We used to say ‘if not Ustaz Fadzil Noor then who?’ Then Ustaz Fadzil died and we panicked. But then we found that there is life for PAS after all even with the death of Fadzil Noor. And today we say even if Ustaz Hadi Awang goes PAS will not die. There are many more in PAS who can replace Hadi and maybe even do a better job.
The same goes for DAP. You mean without Lim Kit Siang and Karpal Singh DAP is dead? There are many in DAP who are ready to take over and may even bring DAP to new heights. Lim Guan Eng is one name that comes to mind.
That is what I call thinking out of the box, breaking free, looking at things from a different perspective.
You might think you are doing Anwar a favour by making him indispensible. Actually you are giving him a death sentence. Anwar becomes more valuable dead than alive. It’s as simple as that.
Another reason I oppose this ‘if not Anwar then who?’ doctrine is because this same doctrine is used in the ‘if not BN then who?’ argument.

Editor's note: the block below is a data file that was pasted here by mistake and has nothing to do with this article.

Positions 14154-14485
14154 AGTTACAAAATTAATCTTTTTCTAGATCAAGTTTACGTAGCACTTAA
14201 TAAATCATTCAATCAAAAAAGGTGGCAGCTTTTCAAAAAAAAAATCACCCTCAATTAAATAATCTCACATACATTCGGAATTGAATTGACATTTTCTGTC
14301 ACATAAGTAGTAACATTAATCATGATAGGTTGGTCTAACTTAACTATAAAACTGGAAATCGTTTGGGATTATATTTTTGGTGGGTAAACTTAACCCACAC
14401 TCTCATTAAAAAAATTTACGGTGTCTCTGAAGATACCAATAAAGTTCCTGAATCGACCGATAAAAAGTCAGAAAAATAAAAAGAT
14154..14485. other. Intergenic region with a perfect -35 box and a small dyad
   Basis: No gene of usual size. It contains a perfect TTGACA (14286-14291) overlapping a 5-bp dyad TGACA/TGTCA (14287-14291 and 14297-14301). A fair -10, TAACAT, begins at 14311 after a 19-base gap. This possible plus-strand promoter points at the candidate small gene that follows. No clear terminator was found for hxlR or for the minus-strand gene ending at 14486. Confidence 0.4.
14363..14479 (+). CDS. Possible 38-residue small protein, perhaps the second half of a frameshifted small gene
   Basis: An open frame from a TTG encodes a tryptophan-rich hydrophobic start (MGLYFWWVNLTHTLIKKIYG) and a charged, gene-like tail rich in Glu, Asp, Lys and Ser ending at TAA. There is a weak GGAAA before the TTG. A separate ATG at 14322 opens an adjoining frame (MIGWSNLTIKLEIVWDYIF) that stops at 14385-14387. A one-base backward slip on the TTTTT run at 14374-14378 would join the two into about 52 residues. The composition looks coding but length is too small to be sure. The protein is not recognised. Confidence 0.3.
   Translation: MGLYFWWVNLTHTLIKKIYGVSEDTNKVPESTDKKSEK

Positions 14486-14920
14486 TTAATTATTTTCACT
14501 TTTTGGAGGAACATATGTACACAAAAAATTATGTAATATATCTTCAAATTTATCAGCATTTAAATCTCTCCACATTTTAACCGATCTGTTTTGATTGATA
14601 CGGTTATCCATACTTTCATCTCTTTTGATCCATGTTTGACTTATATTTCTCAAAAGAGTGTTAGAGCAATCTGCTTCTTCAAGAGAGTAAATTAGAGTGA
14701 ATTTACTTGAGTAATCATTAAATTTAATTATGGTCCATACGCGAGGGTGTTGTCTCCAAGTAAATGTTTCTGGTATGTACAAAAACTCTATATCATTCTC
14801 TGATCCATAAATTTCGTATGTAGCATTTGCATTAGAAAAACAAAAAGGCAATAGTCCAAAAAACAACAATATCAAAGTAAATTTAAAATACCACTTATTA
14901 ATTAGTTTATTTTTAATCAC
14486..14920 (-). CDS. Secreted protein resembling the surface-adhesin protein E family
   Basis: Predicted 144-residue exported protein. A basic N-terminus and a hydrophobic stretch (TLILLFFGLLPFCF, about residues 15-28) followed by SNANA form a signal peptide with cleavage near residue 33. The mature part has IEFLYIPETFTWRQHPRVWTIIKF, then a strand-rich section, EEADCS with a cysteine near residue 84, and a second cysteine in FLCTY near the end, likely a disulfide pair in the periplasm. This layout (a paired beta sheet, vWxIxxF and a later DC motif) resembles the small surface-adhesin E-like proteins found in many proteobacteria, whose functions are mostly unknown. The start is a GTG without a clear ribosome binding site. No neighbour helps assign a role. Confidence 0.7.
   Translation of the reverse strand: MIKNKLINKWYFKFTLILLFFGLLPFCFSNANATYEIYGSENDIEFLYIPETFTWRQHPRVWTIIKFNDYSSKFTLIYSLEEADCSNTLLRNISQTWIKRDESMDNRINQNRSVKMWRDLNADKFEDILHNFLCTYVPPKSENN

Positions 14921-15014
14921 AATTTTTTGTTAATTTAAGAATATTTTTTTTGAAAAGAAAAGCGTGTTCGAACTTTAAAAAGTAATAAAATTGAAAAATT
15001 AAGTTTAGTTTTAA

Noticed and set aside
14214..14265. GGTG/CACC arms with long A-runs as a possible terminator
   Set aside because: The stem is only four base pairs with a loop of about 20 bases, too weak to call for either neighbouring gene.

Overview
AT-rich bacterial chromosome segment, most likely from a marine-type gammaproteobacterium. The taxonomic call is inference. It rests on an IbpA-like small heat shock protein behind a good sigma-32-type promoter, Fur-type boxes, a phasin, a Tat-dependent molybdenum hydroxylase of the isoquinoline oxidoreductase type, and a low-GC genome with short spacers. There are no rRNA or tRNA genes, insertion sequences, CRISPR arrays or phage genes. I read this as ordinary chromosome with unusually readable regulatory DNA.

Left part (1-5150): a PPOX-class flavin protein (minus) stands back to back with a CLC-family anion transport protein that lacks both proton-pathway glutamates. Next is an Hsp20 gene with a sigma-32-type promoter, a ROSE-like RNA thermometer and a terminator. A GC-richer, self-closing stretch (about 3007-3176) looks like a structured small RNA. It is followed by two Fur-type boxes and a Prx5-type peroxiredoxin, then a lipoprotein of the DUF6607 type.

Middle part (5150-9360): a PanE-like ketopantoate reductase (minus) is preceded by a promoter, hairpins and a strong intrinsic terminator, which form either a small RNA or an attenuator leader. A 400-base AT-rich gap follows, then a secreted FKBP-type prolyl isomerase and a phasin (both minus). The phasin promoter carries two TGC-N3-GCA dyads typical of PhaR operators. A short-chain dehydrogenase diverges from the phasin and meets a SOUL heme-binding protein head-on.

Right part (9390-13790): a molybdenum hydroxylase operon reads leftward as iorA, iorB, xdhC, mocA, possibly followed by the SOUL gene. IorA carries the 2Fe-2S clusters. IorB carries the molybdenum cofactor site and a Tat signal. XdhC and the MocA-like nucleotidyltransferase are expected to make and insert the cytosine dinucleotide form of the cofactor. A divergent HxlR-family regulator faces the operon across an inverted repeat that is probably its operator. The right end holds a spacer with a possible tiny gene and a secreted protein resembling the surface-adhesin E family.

Many people feel that only BN can run Malaysia. They feel that without BN the country would be in trouble. And I find that the people who argue ‘if not Anwar then who?’ are the same people who would say ‘if not BN then who?’
So it is all about Anwar versus BN. It is either Anwar or BN. And that is dangerous because if something were to happen to Anwar, or these people lose confidence in Anwar, then they would all go back to BN.
I have many friends who say that they are fed up with Umno and BN but they have no confidence that Anwar can do better. Why compare BN to Anwar? Why not compare BN to PR?
Can you see that these people are ready to abandon Umno and BN but they are looking at Anwar as the alternative to Umno and BN. Why can’t they see beyond Anwar? Why can’t they see that the alternative to Umno and BN is Pakatan Rakyat and not Anwar?
This is going to be the problem the opposition is going to face come next election. The voters are going to evaluate Anwar and will overlook what good Pakatan Rakyat can bring to Malaysia. It is okay if they see the good in Anwar. But if they don’t like what they see in Anwar then Pakatan Rakyat is in deep shit.